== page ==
MINNEAPOLIS — The Minnesota Twins are finally home after a long, 10-day, nine-game road trip that saw them drop two of three series. They’ve lost a season-high five straight games, including a three-game sweep at the hands of the Boston Red Sox — all of which were one-run losses.
Yet despite all that, last-place Minnesota finds itself just six games out of first place in what has turned into a very crowded American League Central.
"We’ve got a lot of games left within the division," said Twins first baseman Joe Mauer. "Whether they’re April or September, it’s always meaningful games because everybody’s so close."
Whether you want to call it parity or mediocrity, the AL Central remains the closest division in baseball from top to bottom. The red-hot Kansas City Royals, who recently reeled off 10 straight wins, overtook Detroit this week to claim first place in the Central. The Tigers have endured their struggles, particularly by the pitchers, and are just five games above .500.
Cleveland is 37-36 and 2 1/2 games behind the Royals, while the White Sox — in Minneapolis Thursday for a four-game series — sit four games back from Kansas City and two games ahead of the Twins. Nobody’s running away with this division, and that means the Twins are still in the mix, even though they’re at a season-worst six games under .500 entering Thursday’s game against Chicago.
"I think baseball fans of all teams in the Central division should be excited about what’s going to come up," said Twins reliever Brian Duensing. "The Central is wide open. That’s exciting. All we’ve got to do is get on a hot run, kind of like Kansas City did, and who knows what could happen. We could be at the top there before you know it."
In order to climb back in the division, Minnesota will have to start hitting. As the Twins’ starting pitching has come into form — especially on the last road trip — Minnesota’s bats have gone quiet. The stark contrast between the success of the pitchers and the struggles of the hitters was evident in Boston this week. Minnesota allowed a total of five runs in three games, but scored just twice during that stretch and lost all three games of the series.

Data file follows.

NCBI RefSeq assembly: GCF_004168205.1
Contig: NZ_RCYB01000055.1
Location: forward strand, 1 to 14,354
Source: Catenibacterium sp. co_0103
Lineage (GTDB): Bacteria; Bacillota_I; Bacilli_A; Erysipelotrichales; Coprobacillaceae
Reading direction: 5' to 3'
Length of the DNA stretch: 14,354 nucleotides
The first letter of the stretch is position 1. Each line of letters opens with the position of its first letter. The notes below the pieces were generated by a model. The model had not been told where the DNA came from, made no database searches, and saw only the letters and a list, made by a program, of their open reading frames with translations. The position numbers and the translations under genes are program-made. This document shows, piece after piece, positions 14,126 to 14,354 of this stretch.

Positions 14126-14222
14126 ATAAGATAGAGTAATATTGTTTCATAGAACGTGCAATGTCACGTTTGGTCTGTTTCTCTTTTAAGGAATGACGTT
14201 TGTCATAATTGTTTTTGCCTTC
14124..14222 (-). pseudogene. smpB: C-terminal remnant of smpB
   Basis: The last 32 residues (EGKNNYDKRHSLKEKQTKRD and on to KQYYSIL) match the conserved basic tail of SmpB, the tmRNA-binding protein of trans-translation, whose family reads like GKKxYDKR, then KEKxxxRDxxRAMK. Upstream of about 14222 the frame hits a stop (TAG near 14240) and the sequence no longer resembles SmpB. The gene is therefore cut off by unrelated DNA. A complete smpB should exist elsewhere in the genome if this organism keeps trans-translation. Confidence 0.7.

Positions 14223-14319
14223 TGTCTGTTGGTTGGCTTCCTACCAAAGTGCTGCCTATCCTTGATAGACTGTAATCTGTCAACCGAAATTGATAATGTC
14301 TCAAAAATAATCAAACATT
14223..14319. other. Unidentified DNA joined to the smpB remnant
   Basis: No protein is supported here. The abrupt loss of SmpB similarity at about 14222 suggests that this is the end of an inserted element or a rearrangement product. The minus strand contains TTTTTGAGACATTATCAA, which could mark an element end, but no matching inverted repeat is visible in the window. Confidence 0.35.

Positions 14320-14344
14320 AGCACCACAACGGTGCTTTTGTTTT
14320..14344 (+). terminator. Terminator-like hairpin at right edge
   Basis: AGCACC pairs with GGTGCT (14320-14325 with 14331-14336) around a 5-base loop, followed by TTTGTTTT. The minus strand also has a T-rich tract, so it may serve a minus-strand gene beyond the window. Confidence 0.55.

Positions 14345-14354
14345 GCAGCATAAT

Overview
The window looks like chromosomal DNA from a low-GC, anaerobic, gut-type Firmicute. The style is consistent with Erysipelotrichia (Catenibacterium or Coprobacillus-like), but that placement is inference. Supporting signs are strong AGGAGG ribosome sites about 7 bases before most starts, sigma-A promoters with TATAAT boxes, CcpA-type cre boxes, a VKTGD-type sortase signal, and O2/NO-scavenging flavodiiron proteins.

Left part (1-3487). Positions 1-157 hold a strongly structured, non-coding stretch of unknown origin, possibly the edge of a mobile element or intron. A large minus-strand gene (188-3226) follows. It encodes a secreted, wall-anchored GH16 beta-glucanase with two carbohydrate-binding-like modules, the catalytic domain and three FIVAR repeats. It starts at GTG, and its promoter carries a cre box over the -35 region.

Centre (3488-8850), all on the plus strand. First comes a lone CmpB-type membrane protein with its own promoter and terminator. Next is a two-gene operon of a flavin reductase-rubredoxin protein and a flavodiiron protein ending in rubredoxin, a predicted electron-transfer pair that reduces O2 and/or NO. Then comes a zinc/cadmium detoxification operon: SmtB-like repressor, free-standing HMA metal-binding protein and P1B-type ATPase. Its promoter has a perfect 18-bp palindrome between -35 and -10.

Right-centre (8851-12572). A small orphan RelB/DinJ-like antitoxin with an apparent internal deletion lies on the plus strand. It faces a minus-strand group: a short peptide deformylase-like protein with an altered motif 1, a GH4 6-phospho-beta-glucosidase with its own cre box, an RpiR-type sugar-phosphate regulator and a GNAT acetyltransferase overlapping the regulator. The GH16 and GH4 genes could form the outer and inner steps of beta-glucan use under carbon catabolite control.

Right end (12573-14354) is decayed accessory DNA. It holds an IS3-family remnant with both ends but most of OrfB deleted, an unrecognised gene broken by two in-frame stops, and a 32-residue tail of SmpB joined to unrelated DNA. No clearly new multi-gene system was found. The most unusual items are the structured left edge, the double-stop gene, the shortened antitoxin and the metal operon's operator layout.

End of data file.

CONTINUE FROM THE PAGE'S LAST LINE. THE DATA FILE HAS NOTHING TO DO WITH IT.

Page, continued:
Minnesota has scored 297 runs in 70 games, which ranks last in the AL Central. Several key players, including Mauer, have endured slumps as of late. Somehow, the Twins have to flip the switch on offense and start putting runs on the board to back up the solid pitching performances.
"We went through some tough pitchers. Boston has the big boys that we had to face there, and we went through Detroit with some pretty good pitching, and Toronto," said Twins manager Ron Gardenhire. "I think a lot of it’s due to the other pitchers. They threw the ball very well against us. You start fighting it a little bit, trying to do too much. We’ve just got to settle in and do our thing and not try to get too goosey up there, put the barrel on it and hopefully they’ll start falling in for us."
More often than not, it seems as if the AL Central has remained a tight division from start to finish in recent years. Last season, Detroit beat Cleveland by one game to win the division. In 2013, the Tigers won by three games. The 2011 season was a bit of an outlier when Detroit ran away with it by a whopping 15-game margin.
Many expected the Tigers to once again run away with the division, but that hasn’t happened. Yet if the Twins don’t put together some sort of winning streak soon, they’ll risk falling even further behind the rest of the pack in the AL Central.
"Everything’s going to have to come together," Duensing said. "We’re going to have some luck here and there. Everyone needs that. I feel like if we just keep doing what we’re doing, a run is not that far from our grasp."
There’s plenty of baseball left to be played, and the Twins have closed bigger deficits in much shorter periods of time in years past. They’ll have a chance this weekend with four games against a division foe before heading back on the road for six games.
It’s not just the AL Central that remains close as July approaches. Minnesota is just 5 1/2 games out of a wild-card spot, although there are plenty of teams ahead of them. But in a year when Minnesota was expected to finish at the bottom once again, the rest of baseball is allowing the Twins to hang around.
"I was looking at the wild card last night; somebody said there’s not really two or three dominant teams this year. I think everybody’s kind of pretty good," said Minnesota second baseman Brian Dozier said. "That’s a good sign for us. If we can put two and two together, I think it’s going to be exciting."